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10,000 people's data stolen in genetic testing company Asper Biogene leak

Computer.
Computer. Source: Daniel Agrelo / Pixabay

Personal and health data belonging to approximately 10,000 people has been illegally downloaded from the Tartu-based genetic testing company Asper Biogene's database, the State Prosecutor's Office said on Thursday. Those affected are in the process of being notified.

A criminal investigation has been launched by the Southern Prefectural Criminal Bureau which is in the process of collecting evidence. The Data Protection Inspectorate (Andmekaitse Inspektsioon) has also initiated a supervisory procedure against the data processor.

Asper Biogene, which specializes in the diagnostics of hereditary diseases, alerted the Police, the State Information System Agency (Riigi Infosüsteemi Amet), and the Data Protection Inspectorate on November 11.  

The company said it had learned someone had illegally accessed its database and downloaded various files. An investigation was launched by the authorities to clarify the details.

Approximately 100,000 files were copied and downloaded. The database contains 10,000 people's information and those affected will be notified personally by their health care providers.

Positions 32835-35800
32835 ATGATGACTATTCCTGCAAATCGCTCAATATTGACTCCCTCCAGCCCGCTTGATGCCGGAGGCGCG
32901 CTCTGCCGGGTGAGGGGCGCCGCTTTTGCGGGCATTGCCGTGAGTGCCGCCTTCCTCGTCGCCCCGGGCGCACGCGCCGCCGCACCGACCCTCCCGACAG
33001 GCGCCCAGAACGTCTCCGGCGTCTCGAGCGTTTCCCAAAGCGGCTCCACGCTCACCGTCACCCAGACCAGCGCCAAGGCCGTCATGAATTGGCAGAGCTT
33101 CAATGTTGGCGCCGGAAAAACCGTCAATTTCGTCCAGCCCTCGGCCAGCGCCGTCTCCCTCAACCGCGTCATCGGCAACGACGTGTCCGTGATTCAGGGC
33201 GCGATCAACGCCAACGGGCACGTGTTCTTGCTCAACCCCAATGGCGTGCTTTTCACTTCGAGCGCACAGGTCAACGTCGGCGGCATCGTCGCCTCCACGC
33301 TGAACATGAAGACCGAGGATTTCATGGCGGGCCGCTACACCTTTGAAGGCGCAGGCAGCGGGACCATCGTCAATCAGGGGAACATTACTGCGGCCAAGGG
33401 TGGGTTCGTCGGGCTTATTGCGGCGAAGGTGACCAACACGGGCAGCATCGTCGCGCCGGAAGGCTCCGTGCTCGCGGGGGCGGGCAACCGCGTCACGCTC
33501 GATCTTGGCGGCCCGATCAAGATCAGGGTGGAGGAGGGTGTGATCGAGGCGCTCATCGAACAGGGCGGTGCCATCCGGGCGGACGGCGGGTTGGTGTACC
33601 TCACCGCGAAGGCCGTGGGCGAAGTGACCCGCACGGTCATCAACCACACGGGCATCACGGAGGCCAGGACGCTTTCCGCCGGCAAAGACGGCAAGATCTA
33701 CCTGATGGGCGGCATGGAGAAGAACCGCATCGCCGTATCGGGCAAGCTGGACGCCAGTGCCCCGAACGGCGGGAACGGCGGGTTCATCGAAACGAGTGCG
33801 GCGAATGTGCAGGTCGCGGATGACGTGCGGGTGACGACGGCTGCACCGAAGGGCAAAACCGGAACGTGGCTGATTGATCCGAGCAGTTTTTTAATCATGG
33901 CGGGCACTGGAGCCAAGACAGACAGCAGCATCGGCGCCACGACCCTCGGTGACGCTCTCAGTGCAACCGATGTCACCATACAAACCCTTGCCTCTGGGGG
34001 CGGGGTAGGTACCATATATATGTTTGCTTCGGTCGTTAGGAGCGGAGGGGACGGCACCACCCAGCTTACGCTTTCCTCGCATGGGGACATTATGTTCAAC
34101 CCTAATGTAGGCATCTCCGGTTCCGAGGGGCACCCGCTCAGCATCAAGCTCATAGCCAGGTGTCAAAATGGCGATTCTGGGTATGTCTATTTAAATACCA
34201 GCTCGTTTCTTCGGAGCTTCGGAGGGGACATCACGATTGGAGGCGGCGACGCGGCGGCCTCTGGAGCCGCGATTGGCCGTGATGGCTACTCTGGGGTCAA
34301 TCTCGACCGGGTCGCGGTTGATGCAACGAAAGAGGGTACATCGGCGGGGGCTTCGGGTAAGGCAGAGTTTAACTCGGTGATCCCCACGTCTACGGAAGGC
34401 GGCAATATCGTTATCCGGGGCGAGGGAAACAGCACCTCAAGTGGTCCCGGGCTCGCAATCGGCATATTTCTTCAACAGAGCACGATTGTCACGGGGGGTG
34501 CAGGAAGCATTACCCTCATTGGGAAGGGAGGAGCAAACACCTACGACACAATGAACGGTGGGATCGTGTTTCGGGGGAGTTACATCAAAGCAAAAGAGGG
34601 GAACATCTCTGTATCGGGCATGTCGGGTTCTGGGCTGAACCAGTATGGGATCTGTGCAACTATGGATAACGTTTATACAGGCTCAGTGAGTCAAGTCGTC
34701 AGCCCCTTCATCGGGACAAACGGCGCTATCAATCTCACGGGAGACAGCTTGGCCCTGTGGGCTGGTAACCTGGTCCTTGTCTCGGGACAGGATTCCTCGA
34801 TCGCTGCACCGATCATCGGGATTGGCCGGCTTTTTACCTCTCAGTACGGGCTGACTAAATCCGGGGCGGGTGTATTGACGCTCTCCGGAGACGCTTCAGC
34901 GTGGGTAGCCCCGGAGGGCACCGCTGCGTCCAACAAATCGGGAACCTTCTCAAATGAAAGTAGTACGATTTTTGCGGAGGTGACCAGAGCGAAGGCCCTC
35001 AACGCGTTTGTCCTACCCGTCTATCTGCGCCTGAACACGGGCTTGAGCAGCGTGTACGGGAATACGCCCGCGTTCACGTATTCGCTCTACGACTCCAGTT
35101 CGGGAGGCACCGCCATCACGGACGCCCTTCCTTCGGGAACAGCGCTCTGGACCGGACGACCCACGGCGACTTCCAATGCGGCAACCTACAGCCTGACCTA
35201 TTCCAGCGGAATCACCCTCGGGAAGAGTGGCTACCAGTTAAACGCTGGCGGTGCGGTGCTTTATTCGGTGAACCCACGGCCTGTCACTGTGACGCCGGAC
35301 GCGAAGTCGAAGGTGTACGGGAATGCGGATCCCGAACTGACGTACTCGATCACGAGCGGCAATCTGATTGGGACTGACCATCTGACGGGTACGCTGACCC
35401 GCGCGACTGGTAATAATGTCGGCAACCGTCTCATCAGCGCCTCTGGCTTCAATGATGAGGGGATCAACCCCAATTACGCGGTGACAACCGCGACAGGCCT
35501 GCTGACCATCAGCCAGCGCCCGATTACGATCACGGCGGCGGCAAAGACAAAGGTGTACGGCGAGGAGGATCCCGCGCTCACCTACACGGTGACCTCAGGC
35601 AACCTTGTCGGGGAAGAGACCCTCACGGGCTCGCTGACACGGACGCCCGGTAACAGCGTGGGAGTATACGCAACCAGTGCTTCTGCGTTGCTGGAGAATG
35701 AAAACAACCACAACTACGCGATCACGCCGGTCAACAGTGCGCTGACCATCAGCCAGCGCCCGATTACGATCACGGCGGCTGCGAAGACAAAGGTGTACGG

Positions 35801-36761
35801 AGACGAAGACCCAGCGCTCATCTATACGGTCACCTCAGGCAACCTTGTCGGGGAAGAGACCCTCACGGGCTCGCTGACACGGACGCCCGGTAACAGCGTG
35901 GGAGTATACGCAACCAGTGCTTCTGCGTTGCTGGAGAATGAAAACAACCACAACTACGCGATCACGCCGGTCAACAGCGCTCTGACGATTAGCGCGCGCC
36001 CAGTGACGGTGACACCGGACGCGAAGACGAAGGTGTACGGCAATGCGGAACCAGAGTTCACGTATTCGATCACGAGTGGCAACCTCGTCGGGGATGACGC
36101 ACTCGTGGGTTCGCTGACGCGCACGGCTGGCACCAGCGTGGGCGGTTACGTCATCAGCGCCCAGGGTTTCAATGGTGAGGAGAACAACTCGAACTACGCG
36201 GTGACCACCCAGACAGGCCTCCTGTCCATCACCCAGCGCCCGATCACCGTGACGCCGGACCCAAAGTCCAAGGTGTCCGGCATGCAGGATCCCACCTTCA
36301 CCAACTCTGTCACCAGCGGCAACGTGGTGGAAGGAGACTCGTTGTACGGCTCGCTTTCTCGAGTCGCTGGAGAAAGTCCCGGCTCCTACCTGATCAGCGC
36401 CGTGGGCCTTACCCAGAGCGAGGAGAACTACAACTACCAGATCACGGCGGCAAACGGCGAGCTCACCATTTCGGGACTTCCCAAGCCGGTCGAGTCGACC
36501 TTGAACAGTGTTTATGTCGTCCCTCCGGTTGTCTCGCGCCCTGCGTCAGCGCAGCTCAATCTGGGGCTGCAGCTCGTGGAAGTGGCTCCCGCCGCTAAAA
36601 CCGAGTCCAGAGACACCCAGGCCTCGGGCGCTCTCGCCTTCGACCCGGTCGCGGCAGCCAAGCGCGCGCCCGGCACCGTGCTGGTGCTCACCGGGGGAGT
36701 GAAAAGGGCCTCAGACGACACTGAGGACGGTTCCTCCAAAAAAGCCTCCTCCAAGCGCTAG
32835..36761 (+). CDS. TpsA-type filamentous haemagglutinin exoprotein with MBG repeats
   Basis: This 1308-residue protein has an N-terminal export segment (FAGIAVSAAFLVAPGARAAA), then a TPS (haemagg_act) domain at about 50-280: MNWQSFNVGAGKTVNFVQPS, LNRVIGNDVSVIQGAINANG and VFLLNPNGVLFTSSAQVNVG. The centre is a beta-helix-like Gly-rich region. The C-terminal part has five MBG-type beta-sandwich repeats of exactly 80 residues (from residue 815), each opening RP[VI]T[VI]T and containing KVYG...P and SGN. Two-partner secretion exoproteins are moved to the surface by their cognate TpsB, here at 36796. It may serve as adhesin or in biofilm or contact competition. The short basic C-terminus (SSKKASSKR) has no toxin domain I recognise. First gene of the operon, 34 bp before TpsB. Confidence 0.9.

It is not yet known exactly what was downloaded, but it is known some of the files contained genetic testing results ordered by healthcare providers and individuals from the company.

Kretel Tamm. Source: Ken Mürk/ERR

Forty healthcare companies have been affected, including fertility testing, the Data Protection Inspectorate said.

Asper Biogene is cooperating with the police to clarify the circumstances.

Kretel Tamm, senior prosecutor at the Southern District Prosecutor's Office, said the available evidence suggests the attack was deliberate and well thought out. 

"Although every click leaves a trail in the virtual world, cybercrimes are usually very professional – they are well planned and traces are mixed. Usually, the aim is to make a criminal profit from the crime. In this case, too, a financial claim was made against the company after the attack, and the company turned to the police," Tamm told a press conference on Thursday.

Rain Vosman, head of the Southern Prefectural Crime Bureau, said the criminals acted skillfully. 

Rain Vosman. Source: Ken Mürk/ERR

"The perpetrators have also made a ransom demand and it is worth reiterating that no money should ever be paid in such circumstances. This encourages them to continue but does not guarantee that the data will be returned or that the perpetrator will delete it. Any company or service provider that comes into contact with personal or health data must ensure that the data in their hands is well kept – this means up-to-date and secure information systems," he said.

Vosman said the Police have started gathering evidence to identify and prosecute those responsible.